Researchers at the University of Innsbruck have succeeded in developing the world’s first compact quantum computer.
As part of the EU Flagship Quantum Technologies, scientists at the Department of Experimental Physics at the University of Innsbruck have successfully developed a demonstrator for a compact ion trap quantum computer.
“Our quantum computing experiments usually fill 30-to-50-square-meter laboratories,” explained Thomas Monz of the University of Innsbruck. “We were now looking to fit the technologies developed here in Innsbruck into the smallest possible space while meeting standards commonly used in industry.”
Through this novel device, the team intend to demonstrate that quantum computers will soon be ready for use in data centres. “We were able to show that compactness does not have to come at the expense of functionality,” adds Christian Marciniak from the Innsbruck team.
The specific elements of the world’s first compact quantum computer had to be considerably decreased in size. For example, the centrepiece of the quantum computer, the ion trap installed in a vacuum chamber, consumes a tiny proportion of the space formerly needed.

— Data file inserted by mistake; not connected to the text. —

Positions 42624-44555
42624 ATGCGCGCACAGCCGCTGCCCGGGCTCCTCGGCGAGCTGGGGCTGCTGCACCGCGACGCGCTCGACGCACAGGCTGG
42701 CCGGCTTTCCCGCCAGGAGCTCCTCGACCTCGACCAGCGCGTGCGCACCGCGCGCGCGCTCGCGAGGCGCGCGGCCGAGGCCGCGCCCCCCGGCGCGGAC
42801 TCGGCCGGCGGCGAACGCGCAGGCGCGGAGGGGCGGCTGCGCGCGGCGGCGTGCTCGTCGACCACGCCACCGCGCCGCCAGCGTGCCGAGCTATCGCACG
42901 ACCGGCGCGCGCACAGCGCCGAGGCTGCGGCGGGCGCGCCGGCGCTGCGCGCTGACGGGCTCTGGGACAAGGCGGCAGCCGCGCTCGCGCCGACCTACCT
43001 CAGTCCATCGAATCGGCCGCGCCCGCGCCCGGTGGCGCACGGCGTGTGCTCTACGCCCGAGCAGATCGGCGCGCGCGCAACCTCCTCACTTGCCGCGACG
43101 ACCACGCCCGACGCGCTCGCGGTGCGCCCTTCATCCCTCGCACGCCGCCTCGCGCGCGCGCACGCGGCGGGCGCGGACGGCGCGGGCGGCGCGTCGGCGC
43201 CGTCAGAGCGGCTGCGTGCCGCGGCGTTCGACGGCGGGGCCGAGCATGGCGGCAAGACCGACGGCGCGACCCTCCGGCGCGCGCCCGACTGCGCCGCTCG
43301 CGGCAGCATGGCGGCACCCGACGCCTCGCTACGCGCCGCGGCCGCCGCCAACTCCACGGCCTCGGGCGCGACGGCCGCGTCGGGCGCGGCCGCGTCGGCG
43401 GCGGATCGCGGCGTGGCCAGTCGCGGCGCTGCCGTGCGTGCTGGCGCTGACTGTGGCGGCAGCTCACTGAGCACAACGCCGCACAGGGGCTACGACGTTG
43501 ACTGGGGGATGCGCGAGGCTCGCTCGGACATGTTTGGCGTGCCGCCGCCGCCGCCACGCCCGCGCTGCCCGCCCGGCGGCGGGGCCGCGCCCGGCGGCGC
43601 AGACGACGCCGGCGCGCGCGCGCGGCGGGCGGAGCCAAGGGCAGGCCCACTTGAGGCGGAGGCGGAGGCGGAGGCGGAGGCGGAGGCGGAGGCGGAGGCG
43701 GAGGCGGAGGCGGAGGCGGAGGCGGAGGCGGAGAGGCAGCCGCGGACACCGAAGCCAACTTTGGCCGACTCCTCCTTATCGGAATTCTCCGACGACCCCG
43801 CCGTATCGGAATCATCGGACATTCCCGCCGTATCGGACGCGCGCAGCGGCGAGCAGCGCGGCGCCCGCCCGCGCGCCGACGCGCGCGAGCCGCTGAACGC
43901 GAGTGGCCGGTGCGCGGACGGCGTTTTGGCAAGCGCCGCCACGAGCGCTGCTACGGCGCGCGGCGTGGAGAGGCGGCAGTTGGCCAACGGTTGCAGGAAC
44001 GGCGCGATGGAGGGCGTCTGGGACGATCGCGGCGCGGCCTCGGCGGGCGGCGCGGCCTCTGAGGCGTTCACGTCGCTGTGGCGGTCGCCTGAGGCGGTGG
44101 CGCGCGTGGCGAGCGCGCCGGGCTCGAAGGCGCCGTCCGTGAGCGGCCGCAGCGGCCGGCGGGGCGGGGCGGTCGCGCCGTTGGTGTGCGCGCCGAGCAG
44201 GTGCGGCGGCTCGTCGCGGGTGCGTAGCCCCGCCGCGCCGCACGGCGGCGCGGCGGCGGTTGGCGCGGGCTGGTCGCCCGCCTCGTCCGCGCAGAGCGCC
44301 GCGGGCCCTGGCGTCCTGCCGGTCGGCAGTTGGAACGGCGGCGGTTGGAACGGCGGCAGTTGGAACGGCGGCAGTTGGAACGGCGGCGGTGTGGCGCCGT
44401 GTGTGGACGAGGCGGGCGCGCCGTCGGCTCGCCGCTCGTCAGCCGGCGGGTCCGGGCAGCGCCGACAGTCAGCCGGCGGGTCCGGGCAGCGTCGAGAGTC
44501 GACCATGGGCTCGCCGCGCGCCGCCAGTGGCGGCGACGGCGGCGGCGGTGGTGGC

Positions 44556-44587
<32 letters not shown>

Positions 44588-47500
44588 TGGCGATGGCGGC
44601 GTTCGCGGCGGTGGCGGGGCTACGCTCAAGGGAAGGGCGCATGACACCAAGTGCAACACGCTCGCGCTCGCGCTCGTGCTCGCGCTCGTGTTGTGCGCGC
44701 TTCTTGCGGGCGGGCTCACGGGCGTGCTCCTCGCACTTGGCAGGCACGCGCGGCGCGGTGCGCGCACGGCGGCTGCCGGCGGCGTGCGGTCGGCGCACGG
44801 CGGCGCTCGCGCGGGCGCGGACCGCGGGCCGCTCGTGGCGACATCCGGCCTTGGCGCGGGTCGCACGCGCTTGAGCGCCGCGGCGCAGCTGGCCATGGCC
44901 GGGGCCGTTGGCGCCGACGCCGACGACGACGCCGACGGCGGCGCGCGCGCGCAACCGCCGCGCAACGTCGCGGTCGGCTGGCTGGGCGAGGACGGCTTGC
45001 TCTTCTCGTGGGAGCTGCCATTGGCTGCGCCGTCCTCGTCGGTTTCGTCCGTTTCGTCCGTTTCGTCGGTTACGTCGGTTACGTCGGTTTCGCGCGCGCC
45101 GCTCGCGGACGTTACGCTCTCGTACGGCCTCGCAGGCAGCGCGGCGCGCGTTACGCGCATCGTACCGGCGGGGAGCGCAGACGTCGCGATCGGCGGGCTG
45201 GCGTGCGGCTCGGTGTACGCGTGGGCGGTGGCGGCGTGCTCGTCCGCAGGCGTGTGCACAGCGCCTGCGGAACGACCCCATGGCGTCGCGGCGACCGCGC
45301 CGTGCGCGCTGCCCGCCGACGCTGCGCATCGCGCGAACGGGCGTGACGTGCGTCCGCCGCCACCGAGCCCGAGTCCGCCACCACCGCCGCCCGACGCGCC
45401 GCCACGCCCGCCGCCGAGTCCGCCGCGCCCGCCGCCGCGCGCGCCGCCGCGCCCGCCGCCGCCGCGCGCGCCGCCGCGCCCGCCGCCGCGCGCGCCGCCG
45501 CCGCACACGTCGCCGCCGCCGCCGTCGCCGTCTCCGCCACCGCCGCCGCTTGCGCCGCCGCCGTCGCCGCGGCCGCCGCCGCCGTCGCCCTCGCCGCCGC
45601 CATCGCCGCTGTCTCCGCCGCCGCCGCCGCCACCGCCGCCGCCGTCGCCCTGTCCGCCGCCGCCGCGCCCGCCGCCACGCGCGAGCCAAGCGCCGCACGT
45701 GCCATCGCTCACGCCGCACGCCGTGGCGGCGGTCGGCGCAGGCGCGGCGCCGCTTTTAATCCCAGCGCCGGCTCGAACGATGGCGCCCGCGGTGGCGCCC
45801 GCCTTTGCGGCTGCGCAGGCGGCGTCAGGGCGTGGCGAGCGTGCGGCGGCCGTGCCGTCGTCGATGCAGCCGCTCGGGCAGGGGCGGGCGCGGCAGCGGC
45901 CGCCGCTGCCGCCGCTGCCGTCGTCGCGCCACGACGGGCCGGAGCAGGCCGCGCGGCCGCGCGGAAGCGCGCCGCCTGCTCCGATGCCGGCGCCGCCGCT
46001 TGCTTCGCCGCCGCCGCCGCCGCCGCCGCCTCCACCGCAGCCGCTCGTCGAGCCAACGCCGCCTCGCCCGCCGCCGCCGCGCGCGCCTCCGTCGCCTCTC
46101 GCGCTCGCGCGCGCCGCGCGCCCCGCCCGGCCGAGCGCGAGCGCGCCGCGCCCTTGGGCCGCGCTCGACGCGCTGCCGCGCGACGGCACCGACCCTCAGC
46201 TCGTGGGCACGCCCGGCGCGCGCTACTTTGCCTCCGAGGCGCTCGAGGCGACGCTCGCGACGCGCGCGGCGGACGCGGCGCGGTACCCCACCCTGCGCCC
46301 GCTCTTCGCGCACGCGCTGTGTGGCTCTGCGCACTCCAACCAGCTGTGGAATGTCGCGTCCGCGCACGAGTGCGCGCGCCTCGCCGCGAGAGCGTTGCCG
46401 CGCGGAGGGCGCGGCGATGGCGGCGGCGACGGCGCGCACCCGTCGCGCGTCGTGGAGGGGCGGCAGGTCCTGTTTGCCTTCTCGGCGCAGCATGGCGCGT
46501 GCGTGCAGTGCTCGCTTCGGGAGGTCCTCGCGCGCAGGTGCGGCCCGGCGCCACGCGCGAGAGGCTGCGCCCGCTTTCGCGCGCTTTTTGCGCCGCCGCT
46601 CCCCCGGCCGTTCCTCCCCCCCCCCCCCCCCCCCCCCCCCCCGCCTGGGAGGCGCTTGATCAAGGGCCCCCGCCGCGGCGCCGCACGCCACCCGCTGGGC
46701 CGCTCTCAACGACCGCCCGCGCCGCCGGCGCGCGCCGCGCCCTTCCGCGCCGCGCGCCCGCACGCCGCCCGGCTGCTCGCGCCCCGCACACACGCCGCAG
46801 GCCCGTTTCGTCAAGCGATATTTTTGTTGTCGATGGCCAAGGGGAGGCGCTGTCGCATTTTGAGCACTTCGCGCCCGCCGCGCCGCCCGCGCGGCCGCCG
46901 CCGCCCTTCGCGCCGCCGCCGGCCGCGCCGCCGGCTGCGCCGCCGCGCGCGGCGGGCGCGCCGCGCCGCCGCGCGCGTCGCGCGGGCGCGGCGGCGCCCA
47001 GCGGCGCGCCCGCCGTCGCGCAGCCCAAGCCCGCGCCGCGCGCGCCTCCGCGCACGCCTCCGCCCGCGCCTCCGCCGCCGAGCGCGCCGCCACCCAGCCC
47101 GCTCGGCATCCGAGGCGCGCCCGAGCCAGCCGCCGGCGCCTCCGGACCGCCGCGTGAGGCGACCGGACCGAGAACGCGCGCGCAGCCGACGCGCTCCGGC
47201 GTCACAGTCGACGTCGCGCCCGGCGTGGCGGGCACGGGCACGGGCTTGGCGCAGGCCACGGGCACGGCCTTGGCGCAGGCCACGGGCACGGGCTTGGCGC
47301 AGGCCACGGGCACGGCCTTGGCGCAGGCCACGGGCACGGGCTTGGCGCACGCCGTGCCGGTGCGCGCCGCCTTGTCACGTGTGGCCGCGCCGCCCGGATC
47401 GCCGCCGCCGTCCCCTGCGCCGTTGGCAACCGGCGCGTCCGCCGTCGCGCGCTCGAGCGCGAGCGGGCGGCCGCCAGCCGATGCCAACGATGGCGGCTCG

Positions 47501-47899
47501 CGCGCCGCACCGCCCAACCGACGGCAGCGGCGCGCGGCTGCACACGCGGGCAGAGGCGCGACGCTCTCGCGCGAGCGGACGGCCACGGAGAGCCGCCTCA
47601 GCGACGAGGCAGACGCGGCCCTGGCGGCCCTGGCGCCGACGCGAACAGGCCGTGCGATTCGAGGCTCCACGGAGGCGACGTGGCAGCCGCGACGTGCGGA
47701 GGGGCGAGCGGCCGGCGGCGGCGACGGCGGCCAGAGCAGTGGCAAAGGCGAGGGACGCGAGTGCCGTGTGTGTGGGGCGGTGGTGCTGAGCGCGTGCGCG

It was supplied to the researchers by Alpine Quantum Technologies (AQT), a spin-off of the University of Innsbruck and the Austrian Academy of Sciences which plans to develop a commercial quantum computer. Other elements were provided by the Fraunhofer Institute for Applied Optics and Precision Engineering in Jena and laser specialist TOPTICA Photonics in Munich, Germany.
The compact quantum computer can be controlled independently and will soon be programmable online. One noticeable difficulty was to guarantee the stability of the quantum computer. Quantum devices are very sensitive and, in the laboratory, they are safeguarded from external disturbances with the help of elaborate measures. Remarkably, the Innsbruck team successfully applied this quality standard to the compact device as well, thereby guaranteeing safe and uninterrupted operation.
On top of the stability element, a crucial factor for the industrial use of a quantum computer is the number of available quantum bits. Thus, in its recent funding campaign, the German government has set the goal of initially building demonstration quantum computers that have 24 fully functional qubits. The Innsbruck quantum physicists have now accomplished this goal. They were able to individually regulate and successfully entangle up to 24 ions with the new device.
“By next year, we want to be able to provide a device with up to 50 individually controllable quantum bits,” added Monz.